He continued his "roots" journey with '10's "No Better Than This," The album was recorded, with the help once again of T Bone Burnett, at historic locations, including Sun Studios (Elvis Presley, Johnny Cash, Jerry Lee Lewis and Carl Perkins) in Memphis; the First African Baptist Church in Savannah, GA (the oldest Black church in North America); and in Room 414 of the Gunter Hotel in San Antonio, TX (where Robert Johnson made his first recordings in '36).
"John is a really great singer and I'm always happy working with him in any environment," Burnett told the Express-News. "The fact he chose these historic locations is a big plus. The stories that have come out of the sessions are extraordinary."
"It was absolutely the most fun I've ever had making a record in my life. It was about making music - organic music made by real musicians - that's heartfelt and written from the best place it can come from," offered Mellencamp. He added that he was done being a Rock star. "I have only one interest: to have fun while we're doing this and maybe have something that somebody might discover."
Considering where he started and where he has ended up, John Mellencamp traveled one long road. It's a tribute to his grit, determination and talent that he has done what he has. Originally grouped with other male pop/rock singers of the moment, like Bryan Adams, Mellencamp was regularly dismissed as a "baby" Springsteen. Yet, he eventually carved out a place where he was defined on his own terms and not in relation to someone else. "Scarecrow" was Mellencamp's breakthrough album. It opens with the blistering "Rain On The Scarecrow" which deals with bank foreclosures on family farms. The joys and difficulties of small town life, Mellencamp's roots, are audible in "Small Town" and "Lonely Ol' Night." Perhaps reflective of his days with Trash, the most joyous song on the CD is "R.O.C.K. In The U.S.A. (A Salute To '60s Rock)." The song mentions Bobby Fuller ("I Fought The Law"), the Young Rascals ("Good Lovin'"), Mitch Ryder ("Devil With A Blue Dress On/Good Golly Miss Molly") and the incredible James Brown.
Early on, Mellencamp lived or died, by his hits. But the transition from John Cougar to John Mellencamp gave him a deeper perspective. Since his debut in the late '70s, Cougar/Mellencamp's albums consistently improved with "Uh-Huh" and "American Fool" showing he could deliver more than hits. And even the hits had more substance (not that it's a major Rock requirement). "Lonesome Jubilee" is another Mellencamp classic. Both "Check It Out" and "Cherry Bomb" reveal a mature but still Rockin' perspective. The mid-90s found Mellencamp pursuing an acoustic based sound that rode the line between roots Rock and traditional Country. The human tales were still closest to his heart. "Mr. Happy Go Lucky," "Cuttin' Heads" and "Rough Harvest" have a ragged appeal. Mellencamp sings with hard-earned conviction and emotional depth. "Trouble No More" illustrates Mellencamp's love of Folk and Blues. He is a compelling force making the songs come alive.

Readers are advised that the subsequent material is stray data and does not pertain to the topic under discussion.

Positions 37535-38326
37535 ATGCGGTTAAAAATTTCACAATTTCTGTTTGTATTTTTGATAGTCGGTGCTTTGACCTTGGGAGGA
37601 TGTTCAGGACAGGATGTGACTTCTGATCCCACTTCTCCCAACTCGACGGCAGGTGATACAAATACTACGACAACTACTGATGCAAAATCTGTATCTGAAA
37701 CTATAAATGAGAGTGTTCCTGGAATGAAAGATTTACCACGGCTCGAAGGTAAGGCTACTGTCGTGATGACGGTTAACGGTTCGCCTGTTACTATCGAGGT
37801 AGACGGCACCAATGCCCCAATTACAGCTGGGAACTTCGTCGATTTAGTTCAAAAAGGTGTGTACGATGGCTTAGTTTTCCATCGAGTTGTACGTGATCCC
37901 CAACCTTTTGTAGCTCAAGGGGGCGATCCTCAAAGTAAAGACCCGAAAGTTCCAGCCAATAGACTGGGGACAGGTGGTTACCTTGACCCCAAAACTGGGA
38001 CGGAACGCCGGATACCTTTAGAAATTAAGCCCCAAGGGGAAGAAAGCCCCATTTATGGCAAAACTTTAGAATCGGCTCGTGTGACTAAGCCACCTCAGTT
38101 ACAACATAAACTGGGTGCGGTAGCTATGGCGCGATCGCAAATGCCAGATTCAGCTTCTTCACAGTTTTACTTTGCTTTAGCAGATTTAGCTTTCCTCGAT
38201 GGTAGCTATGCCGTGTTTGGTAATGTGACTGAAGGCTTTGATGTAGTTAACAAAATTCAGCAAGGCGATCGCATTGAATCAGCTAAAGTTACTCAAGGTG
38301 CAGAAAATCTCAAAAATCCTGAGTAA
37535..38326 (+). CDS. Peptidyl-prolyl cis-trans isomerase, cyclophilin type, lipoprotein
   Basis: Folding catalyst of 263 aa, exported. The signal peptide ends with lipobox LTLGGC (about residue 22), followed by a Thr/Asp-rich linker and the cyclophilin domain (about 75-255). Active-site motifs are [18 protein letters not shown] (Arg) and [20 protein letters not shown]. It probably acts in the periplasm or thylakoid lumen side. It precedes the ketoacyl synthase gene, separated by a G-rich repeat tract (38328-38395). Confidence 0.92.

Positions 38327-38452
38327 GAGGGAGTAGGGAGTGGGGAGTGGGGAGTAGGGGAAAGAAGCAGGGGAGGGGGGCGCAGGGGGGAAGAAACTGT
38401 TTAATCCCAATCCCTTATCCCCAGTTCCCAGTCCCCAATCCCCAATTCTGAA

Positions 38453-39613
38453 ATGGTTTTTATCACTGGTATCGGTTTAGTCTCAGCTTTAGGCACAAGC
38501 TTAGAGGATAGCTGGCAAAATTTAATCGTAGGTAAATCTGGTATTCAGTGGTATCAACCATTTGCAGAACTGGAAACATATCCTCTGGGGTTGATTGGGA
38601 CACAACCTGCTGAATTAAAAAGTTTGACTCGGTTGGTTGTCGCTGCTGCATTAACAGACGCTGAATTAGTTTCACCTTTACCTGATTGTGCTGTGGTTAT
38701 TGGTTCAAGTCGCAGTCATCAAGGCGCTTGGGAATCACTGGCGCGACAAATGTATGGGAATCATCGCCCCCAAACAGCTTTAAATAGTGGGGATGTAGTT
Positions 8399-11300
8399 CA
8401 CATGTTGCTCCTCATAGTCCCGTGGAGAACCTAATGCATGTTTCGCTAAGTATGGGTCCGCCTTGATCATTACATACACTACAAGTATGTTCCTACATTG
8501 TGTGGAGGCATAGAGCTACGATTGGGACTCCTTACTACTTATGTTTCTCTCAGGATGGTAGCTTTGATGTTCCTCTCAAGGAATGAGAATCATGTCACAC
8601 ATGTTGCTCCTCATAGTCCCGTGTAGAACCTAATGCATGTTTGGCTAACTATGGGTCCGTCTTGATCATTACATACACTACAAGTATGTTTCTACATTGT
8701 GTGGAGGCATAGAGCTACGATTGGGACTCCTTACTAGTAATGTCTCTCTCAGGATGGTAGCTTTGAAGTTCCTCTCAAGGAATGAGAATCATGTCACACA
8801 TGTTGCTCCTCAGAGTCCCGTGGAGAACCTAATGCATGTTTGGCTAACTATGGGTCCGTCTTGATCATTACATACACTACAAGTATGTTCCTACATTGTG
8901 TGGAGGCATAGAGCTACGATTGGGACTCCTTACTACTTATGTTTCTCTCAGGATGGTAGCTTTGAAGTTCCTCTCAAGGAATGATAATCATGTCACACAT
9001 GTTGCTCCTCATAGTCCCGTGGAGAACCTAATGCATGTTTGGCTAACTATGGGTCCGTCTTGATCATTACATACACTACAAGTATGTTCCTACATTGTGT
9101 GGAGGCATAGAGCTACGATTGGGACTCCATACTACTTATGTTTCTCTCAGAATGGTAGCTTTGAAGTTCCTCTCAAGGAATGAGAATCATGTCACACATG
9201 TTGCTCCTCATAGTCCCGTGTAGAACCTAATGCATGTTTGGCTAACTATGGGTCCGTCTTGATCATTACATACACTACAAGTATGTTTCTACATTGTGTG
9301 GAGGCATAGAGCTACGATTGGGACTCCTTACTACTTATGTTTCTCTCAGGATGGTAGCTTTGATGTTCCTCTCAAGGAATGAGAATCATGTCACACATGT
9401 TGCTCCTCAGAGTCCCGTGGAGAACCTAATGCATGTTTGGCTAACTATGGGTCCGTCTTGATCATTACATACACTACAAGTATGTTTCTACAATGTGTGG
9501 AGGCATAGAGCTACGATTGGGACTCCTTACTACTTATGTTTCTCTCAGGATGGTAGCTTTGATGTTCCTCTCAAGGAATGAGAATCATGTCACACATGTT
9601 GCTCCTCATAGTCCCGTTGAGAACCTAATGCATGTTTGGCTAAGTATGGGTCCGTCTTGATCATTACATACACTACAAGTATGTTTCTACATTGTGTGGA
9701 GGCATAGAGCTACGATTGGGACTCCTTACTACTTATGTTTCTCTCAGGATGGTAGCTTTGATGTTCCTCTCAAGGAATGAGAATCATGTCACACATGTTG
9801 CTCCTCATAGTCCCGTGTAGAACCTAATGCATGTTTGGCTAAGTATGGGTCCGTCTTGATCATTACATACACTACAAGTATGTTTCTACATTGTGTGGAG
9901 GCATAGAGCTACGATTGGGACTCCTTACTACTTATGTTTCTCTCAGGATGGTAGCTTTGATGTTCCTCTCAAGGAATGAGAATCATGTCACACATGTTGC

In his fifth decade, having already endured the twin indignities of suffering a heart attack and becoming a grandfather (albeit a "young" one) and licensing one of his best songs in years for a truck commercial, it would be reasonable to suspect that Mellencamp had lost a step. But as "Freedom's Road" clearly illuminates, that would be an erroneous conclusion. Mellencamp's music still has teeth. And for all the philosophical and positive moments, at its core, "Freedom's Road," is a dark, haunted album.
Mellencamp has always been most effective and believable when drawing on his own experiences. When he sings "thank God for forgiveness" ("Forgiveness") with measured relief rather than celebration or reaches a Gospel furore on the title track before slipping into a worldly-wise reading of the line "looking for the devil, he's out there on Freedom's Road," it's evident, he's been there. He knows all about trials and tribulations. Choices, some good and some bad, all have to be reconciled.
Mellencamp has an inclusive nature as "Our Country" and "The Americans" illustrate. We're all in this together. "The Americans" touches the diversity, in terms of people and attitudes, found among the folks that live between Canada and Mexico and two oceans. He opens the set with the hopeful "Someday" but adopts a harsher view on "Ghost Towns Along The Highway" where there are no expectations.
According to Mellencamp, "Life, Death, Love And Freedom" is a collection of "modern electric folk songs." Downshifting from "Freedom's Road," this effort is stark and often brooding. Using stripped down arrangements anchored by an acoustic guitar Mellencamp tells tales of loss, free will, pain and redemption. His straight from the gut vocals - ranging from world-weary to revelatory - have a genuine validity.
It would be fun to say that with "No Better Than This" Mellencamp has come full-circle. Actually, his career isn't circular or even an arc but rather a continued quest for authenticity. It began in earnest with the "Scarecrow" album and was solidified by his co-founding of Farm Aid.
Having started as a hit machine ("Ain't Even Done With The Night" and "Jack & Diane") before shunning pop ("Pop Singer"), Mellencamp is a wizened vet whose course changes, even if it's reviving the past, has benefited both the singer and his audience. "No Better Than This" is the latest exhibit.
The commitment, emotion and artistry are undeniable. But when Mellencamp travels down the Rockabilly road on "No Better Than This" he is truly awesome. The title track, "Save Some Time To Dream" and "Don't Forget About Me" (an Elvis-type shuffle) prove that had Mellencamp been around in the '50's he would have made some big noise.